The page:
The Upside Down World of Gustave Verbeek
One of the eight wonders of the comics world: The Upside Downs of Little Lady Lovekins and Old Man Muffaroo by Gustave Verbeek. There were earlier illustrations in books and magazines with this illusion (images that read different when viewed upside-down), but Verbeek created the first such imagery in the comics, and the first to use these images sequentially to tell a story. This one Sunday page came in two parts; the first is read like a regular comic, then you turn the page upside down and the images transform, the characters and backgrounds changing to continue the story with the same panels in a new position. But GoComics makes it easy—we turn the page upside-down for you!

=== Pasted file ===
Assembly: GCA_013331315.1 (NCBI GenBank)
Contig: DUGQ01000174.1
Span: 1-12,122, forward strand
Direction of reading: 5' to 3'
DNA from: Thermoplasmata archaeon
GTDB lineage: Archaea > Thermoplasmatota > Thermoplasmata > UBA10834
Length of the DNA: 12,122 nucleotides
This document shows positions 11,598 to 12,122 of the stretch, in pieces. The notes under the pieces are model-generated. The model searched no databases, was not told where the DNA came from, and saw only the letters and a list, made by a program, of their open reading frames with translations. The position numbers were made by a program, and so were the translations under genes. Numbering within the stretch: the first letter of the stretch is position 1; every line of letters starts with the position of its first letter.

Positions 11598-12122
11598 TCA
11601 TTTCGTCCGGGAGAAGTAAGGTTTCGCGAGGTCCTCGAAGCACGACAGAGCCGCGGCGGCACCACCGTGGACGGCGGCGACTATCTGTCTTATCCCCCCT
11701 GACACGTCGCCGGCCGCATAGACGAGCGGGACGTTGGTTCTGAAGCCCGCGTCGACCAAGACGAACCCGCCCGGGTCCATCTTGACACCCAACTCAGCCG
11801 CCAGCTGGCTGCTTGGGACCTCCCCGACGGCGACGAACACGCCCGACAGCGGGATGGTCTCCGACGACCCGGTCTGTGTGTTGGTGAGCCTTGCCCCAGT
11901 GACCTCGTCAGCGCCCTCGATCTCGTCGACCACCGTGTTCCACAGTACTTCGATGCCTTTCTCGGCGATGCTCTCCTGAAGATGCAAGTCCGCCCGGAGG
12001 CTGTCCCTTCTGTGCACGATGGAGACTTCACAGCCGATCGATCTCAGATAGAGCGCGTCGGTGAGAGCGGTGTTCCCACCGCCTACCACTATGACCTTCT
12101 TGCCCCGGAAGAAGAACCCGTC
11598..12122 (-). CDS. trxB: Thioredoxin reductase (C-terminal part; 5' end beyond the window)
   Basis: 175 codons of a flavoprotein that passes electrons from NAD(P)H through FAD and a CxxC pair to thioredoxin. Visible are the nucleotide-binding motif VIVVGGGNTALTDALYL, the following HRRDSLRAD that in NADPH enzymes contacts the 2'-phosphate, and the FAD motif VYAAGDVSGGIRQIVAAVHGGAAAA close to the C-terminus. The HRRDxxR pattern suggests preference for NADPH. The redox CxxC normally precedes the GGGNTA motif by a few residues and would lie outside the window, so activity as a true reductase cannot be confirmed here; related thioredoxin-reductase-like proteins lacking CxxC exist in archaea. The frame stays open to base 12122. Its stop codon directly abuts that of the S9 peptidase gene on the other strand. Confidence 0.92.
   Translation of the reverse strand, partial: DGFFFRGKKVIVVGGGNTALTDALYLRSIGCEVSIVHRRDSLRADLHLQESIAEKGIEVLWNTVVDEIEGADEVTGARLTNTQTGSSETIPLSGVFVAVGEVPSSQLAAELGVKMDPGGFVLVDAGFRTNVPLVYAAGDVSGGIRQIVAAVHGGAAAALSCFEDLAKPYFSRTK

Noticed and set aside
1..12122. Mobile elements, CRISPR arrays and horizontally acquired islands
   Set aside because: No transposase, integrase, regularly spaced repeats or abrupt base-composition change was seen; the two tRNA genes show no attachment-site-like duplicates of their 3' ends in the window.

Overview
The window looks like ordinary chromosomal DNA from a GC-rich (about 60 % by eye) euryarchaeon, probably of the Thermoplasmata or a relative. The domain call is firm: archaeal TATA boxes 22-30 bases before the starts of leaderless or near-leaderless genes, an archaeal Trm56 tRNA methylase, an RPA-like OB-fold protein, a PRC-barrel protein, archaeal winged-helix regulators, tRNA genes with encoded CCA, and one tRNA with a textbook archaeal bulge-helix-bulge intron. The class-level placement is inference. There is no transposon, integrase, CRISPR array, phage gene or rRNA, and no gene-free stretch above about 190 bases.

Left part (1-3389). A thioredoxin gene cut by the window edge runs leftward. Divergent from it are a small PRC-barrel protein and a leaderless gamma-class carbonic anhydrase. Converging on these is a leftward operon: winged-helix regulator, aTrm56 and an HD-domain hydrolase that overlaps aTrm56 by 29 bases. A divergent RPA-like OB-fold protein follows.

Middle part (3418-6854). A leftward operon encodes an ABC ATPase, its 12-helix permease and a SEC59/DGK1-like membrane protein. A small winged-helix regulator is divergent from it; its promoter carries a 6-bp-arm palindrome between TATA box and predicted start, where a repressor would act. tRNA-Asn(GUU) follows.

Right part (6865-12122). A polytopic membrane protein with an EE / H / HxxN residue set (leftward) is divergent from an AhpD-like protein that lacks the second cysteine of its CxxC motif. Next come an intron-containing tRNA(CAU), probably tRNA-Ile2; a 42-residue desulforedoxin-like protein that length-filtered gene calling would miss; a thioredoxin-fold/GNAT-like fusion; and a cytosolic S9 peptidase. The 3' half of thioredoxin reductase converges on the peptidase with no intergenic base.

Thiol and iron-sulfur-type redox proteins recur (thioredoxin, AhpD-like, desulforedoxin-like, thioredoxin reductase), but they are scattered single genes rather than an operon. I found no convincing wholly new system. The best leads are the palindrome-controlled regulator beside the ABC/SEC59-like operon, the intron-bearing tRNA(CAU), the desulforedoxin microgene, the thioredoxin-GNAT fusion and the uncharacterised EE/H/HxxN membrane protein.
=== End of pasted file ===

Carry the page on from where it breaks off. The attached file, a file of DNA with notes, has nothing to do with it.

The comic strip appeared in several major newspapers from October 1903 to January 1905, including New York, Chicago and Los Angeles. It was always printed as a half-full page and sometimes only in 1, 2, or 3-color format, rather than the usual 4-color format. This GoComics presentation offers the complete run of the Upside Downs (1903-1905) in the best format available, digitally restored and presented in their original colors. Also featured is the complete run of Verbeek’s Loony Lyrics of Lulu (1910) and a sampling of his long-running favorite, Terrors of the Tiny Tads (1906-1914). The Tiny Tads can be seen as an influence in the early work of Maurice Sendak.
So enjoy these classics from the earliest years of American newspapers. You may never look at comics in the same way again.